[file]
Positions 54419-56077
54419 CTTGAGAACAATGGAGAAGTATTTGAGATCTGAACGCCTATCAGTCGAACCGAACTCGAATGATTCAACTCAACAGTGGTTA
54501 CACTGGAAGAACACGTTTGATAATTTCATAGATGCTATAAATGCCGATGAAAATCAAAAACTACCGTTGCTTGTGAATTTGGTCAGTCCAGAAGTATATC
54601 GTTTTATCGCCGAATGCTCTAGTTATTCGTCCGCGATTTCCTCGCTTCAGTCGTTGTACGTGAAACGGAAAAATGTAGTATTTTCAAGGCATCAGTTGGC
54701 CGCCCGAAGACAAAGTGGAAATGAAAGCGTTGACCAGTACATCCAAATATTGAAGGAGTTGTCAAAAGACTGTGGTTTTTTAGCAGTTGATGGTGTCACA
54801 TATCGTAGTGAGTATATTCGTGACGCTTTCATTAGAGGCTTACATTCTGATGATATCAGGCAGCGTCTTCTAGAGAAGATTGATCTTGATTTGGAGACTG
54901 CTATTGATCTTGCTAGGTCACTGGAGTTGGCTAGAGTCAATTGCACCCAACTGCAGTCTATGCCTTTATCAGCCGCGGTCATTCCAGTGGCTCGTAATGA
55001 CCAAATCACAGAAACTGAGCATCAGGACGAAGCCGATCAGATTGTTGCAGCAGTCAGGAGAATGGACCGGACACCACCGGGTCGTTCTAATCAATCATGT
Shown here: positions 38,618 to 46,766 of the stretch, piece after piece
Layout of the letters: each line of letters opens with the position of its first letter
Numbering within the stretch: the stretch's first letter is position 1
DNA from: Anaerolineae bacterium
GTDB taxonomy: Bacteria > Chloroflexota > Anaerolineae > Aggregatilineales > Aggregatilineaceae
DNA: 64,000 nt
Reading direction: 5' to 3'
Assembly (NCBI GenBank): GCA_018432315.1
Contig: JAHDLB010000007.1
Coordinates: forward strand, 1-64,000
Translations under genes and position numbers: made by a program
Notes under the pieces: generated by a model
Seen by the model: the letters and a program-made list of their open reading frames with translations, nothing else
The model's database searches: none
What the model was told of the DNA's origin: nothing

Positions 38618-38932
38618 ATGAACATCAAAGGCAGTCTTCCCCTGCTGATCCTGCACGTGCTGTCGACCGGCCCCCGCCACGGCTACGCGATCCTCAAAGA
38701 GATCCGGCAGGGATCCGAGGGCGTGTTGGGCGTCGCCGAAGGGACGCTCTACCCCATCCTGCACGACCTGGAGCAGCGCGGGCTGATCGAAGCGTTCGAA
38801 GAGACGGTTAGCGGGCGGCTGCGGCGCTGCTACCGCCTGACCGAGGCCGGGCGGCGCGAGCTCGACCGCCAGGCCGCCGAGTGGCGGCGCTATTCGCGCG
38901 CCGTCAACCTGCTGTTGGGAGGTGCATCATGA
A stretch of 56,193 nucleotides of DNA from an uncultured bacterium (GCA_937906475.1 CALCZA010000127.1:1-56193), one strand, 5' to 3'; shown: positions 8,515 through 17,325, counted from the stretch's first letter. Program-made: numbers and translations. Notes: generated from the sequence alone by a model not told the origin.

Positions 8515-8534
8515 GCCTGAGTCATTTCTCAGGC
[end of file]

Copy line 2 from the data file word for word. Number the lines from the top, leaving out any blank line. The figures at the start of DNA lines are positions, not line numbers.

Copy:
54419 CTTGAGAACAATGGAGAAGTATTTGAGATCTGAACGCCTATCAGTCGAACCGAACTCGAATGATTCAACTCAACAGTGGTTA